A Christian monastery, possibly dating to the years before Islam spread across the Arabian Peninsula, has been discovered on an island off the coast of the United Arab Emirates, officials announced yesterday. Source: Crux.
The monastery on Siniyah Island, part of the sand-dune sheikdom of Umm al-Quwain, sheds new light on the history of early Christianity along the shores of the Persian Gulf. It marks the second such monastery found in the Emirates, dating back as many as 1400 years – long before its desert expanses gave birth to a thriving oil industry that led to a unified nation home and the high-rise towers of Abu Dhabi and Dubai.
The two monasteries became lost to history in the sands of time as scholars believe Christians slowly converted to Islam as that faith grew more prevalent in the region.
Today, Christians remain a minority across the wider Middle East.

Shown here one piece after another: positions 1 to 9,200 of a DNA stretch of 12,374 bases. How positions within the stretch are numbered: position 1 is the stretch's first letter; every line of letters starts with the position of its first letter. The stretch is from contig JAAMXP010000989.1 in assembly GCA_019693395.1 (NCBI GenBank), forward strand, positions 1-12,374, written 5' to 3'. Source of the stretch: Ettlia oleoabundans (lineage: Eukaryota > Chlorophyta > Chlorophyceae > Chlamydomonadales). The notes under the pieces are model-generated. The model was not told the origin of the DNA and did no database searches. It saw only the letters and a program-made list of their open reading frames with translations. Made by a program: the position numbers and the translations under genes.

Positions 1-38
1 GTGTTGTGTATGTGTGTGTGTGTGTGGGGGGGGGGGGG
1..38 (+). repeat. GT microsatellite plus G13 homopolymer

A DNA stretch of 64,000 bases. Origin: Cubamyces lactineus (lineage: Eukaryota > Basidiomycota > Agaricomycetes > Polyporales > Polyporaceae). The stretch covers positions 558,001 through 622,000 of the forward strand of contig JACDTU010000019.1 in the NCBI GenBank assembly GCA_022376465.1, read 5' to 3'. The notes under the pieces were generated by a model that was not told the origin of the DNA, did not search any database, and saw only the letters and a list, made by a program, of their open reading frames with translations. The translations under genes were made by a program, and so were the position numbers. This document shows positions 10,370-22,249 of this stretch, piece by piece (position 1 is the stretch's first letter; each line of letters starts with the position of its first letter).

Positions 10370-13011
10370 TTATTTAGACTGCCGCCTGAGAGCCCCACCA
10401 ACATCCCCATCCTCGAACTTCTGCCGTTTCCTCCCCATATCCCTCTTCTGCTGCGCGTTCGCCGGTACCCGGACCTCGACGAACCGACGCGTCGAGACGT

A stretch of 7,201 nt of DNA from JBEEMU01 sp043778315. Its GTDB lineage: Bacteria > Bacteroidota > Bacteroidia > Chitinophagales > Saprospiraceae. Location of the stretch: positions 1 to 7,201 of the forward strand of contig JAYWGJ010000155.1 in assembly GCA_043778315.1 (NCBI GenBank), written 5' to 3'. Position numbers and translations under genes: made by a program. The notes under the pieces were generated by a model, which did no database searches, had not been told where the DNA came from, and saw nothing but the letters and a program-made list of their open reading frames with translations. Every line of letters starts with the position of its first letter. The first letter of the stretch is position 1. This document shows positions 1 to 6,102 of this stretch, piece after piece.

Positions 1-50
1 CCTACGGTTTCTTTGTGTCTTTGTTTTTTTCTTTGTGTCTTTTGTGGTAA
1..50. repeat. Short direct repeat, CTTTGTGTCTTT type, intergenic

For Timothy Power, an associate professor of archaeology at the United Arab Emirates University who helped investigate the newly discovered monastery, the UAE today is a “melting pot of nations”.
“The fact that something similar was happening here a 1000 years ago is really remarkable and this is a story that deserves to be told,” he said.
Carbon dating of samples found in the monastery’s foundation date between 534 and 656. Islam’s Prophet Muhammad was born around 570 and died in 632 after conquering Mecca in present-day Saudi Arabia.